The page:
Occupied New Mexico Requests Statehood

On Monday, July 1, 1850, the populace of occupied nuevomexico voted overwhelmingly to enter the United States as a state rather than a territory. The Mexican departamento of New Mexico had been seized by the U.S. in 1846 during the Mexican/American war. In the July 1850 referendum, the New Mexico also reaffirmed it’s 1848 decision to not allow slavery in New Mexico, and identified state officers and national representatives to Congress.

However, New Mexico’s decision to request U.S. statehood was nullified before it reached Washington DC. While the new congressional delegation was in route to the capital, news of the compromise of 1850 arrived in New Mexico.

More focused on settling the national slavery question than fulfilling New Mexico’s request, the Compromise admitted California as a free slave state and ignored the results of the July election. Instead, Congress made Utah and New Mexico territories where slavery was allowed. This decision was influenced by Texans who wanted to incorporate New Mexico into Texas, which was a slave state.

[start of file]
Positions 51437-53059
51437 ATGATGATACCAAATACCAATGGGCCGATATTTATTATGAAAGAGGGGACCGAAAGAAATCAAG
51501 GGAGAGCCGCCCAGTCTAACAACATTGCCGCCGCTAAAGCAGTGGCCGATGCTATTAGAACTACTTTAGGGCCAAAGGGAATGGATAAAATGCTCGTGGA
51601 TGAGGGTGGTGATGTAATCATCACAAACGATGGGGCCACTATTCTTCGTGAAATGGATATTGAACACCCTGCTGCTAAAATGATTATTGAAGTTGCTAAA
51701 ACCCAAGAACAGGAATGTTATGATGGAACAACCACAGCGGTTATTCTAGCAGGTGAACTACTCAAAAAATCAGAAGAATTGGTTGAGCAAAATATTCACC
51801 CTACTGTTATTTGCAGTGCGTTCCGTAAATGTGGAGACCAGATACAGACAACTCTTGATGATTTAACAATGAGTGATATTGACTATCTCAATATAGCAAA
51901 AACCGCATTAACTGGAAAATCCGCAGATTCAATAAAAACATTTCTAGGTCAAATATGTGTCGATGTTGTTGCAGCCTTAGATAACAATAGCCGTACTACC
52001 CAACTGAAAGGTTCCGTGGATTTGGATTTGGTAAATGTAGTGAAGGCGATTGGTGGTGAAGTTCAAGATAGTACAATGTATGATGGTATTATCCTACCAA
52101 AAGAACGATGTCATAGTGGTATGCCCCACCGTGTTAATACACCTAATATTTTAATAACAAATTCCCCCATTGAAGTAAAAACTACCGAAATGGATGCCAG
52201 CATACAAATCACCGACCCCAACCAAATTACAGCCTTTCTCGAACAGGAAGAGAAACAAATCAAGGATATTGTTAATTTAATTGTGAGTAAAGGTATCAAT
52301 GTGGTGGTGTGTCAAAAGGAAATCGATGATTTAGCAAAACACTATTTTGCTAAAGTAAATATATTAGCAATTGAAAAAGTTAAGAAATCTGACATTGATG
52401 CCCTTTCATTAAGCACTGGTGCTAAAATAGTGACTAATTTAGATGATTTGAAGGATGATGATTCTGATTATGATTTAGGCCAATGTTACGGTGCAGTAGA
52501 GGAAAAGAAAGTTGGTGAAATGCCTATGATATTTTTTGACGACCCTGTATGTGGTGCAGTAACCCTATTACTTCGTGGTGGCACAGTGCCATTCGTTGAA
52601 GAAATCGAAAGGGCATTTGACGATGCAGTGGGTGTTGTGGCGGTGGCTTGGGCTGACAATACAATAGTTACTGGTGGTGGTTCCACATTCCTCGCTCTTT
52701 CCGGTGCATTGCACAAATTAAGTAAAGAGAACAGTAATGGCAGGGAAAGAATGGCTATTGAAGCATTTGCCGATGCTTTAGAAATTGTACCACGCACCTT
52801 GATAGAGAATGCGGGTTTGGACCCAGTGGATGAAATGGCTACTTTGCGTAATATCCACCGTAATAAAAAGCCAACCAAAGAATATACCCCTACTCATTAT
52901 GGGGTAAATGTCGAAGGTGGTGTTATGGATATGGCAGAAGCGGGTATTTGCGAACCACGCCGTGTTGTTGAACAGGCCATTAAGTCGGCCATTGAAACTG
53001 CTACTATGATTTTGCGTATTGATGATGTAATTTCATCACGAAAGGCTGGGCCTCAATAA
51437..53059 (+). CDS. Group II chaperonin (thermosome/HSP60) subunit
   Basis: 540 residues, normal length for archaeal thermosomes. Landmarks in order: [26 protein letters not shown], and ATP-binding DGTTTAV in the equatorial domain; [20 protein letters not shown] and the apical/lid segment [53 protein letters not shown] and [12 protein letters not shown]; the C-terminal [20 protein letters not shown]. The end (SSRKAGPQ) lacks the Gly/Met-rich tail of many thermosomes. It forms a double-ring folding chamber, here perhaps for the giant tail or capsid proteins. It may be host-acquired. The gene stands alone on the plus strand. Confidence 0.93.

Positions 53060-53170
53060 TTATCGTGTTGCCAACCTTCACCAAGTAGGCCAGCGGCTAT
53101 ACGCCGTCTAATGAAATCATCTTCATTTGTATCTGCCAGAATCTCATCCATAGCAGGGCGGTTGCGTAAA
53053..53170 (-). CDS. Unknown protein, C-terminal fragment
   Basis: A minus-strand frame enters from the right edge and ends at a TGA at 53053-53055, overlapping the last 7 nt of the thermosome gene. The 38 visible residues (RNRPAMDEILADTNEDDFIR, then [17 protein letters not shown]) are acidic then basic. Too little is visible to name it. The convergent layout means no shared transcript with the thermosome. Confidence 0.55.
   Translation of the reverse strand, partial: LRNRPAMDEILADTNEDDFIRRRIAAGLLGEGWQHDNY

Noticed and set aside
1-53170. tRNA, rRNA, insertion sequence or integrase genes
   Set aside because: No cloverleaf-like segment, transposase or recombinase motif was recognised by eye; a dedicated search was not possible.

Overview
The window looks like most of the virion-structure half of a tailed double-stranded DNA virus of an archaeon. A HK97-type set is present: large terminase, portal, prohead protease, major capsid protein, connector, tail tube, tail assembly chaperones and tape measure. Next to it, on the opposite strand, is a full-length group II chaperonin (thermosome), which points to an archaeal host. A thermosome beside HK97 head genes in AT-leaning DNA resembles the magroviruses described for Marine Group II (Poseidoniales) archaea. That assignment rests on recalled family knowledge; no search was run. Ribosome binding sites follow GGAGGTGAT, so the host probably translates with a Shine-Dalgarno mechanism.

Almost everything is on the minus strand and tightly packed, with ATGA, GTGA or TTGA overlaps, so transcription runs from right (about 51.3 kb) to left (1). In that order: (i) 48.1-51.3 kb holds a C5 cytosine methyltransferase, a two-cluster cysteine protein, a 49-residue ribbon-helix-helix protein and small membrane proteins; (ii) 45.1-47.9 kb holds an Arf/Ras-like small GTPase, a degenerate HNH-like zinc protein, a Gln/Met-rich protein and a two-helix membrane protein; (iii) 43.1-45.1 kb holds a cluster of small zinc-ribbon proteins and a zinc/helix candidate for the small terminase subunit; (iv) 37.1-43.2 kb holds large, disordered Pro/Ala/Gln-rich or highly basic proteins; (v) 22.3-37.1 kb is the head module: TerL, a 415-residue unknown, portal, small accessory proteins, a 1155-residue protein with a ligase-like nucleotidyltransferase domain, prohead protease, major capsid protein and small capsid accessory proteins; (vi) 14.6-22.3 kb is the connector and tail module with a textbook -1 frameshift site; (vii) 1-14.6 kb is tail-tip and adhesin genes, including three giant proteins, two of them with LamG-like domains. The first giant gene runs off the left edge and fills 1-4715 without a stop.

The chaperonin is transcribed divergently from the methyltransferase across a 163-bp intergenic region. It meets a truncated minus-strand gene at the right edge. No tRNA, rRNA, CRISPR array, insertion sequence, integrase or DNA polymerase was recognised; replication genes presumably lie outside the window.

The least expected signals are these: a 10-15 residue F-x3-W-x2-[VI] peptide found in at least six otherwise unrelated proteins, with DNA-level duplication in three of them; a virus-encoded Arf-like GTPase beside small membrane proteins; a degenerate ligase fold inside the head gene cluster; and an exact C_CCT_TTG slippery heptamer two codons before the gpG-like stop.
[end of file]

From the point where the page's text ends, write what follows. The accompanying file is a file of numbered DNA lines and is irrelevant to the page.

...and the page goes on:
The boundary between Texas and Mexico was still amorphous, with Texas claiming land to the east bank of the Rio Grande River. In exchange for relinquishing its claim to eastern New Mexico, Congress gave Texas $10 million. To further keep Texas happy, New Mexico would be neither slave nor free. It and Utah territory would have to vote for or against slavery when they applied for statehood.

July 1 illustration.Webster notes against 1850 Comp.Lib of Congress
Daniel Webster’s notes for his speech against the Compromise of 1850. Source: U.S. Library of Congress

If New Mexico had entered the union as a state in 1850, it’s almost certain that it was entered as a non-slave state, dramatically altering the balance between slave and free and potentially catapulting the country into the war that would come just over a decade later.

However, by the time New Mexico did become a state, the slavery issue became a moot point, since New Mexico . It would not do so until 1912. Instead, the Congressionally-established New Mexico Territory government took over in Spring 1851. 20 years would pass before another constitutional convention was called and 66 years would go by before New Mexico would shake off its territorial status and officially become one of the United States.

Sources: Thomas C. Donnelly, The Government Of New Mexico, U of NM Press, Albuquerque, 1953; Bruce Glassrud, African-American History In New Mexico, U of NM Press, Albuquerque, 2013; Calvin A and Susan A Roberts, New Mexico, U of NM Press, Albuquerque, 1988; Hal Stratton and Paul Farley, History, Powers, Responsibility, Office Of The Attorney General, State Of New Mexico, State of New Mexico, 1990

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